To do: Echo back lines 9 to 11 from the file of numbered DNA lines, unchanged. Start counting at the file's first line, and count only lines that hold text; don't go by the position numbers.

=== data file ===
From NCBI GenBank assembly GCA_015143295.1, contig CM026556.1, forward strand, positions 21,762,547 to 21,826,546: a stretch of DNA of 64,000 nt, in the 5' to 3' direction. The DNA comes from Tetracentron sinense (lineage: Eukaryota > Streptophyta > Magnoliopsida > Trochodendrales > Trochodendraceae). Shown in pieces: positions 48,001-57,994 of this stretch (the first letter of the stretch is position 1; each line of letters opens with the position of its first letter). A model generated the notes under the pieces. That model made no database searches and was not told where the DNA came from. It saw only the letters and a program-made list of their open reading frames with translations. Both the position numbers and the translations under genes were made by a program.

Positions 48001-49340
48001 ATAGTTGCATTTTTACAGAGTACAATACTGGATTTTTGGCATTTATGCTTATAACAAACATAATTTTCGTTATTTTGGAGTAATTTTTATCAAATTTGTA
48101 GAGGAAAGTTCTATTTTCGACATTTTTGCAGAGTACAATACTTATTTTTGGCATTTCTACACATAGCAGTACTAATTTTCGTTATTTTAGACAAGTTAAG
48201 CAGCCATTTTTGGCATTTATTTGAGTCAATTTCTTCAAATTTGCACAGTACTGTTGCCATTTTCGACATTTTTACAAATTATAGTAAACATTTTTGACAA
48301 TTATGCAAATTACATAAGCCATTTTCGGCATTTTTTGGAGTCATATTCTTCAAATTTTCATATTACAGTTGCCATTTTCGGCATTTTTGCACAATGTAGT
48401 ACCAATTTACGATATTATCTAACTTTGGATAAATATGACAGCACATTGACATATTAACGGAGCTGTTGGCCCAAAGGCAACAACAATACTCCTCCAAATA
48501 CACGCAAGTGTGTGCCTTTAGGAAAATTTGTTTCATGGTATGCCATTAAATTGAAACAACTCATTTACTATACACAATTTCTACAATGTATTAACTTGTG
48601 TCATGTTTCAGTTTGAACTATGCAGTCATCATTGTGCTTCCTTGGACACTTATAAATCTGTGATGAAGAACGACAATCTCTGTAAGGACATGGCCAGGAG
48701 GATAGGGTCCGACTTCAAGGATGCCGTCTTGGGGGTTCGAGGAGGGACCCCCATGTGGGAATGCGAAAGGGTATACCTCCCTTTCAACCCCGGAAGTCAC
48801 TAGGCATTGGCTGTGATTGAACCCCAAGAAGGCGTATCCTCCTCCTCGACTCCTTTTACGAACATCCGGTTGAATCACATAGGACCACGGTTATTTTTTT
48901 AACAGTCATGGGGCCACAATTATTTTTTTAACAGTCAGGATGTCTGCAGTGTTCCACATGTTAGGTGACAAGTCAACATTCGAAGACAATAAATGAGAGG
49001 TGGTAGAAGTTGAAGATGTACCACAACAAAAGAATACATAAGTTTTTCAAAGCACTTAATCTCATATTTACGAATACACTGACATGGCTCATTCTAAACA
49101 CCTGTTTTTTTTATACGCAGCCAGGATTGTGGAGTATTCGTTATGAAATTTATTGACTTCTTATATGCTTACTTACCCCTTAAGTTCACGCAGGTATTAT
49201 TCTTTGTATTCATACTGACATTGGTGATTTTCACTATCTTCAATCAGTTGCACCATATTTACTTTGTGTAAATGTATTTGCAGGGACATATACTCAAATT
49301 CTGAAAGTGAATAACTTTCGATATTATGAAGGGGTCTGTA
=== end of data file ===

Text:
48601 TCATGTTTCAGTTTGAACTATGCAGTCATCATTGTGCTTCCTTGGACACTTATAAATCTGTGATGAAGAACGACAATCTCTGTAAGGACATGGCCAGGAG
48701 GATAGGGTCCGACTTCAAGGATGCCGTCTTGGGGGTTCGAGGAGGGACCCCCATGTGGGAATGCGAAAGGGTATACCTCCCTTTCAACCCCGGAAGTCAC
48801 TAGGCATTGGCTGTGATTGAACCCCAAGAAGGCGTATCCTCCTCCTCGACTCCTTTTACGAACATCCGGTTGAATCACATAGGACCACGGTTATTTTTTT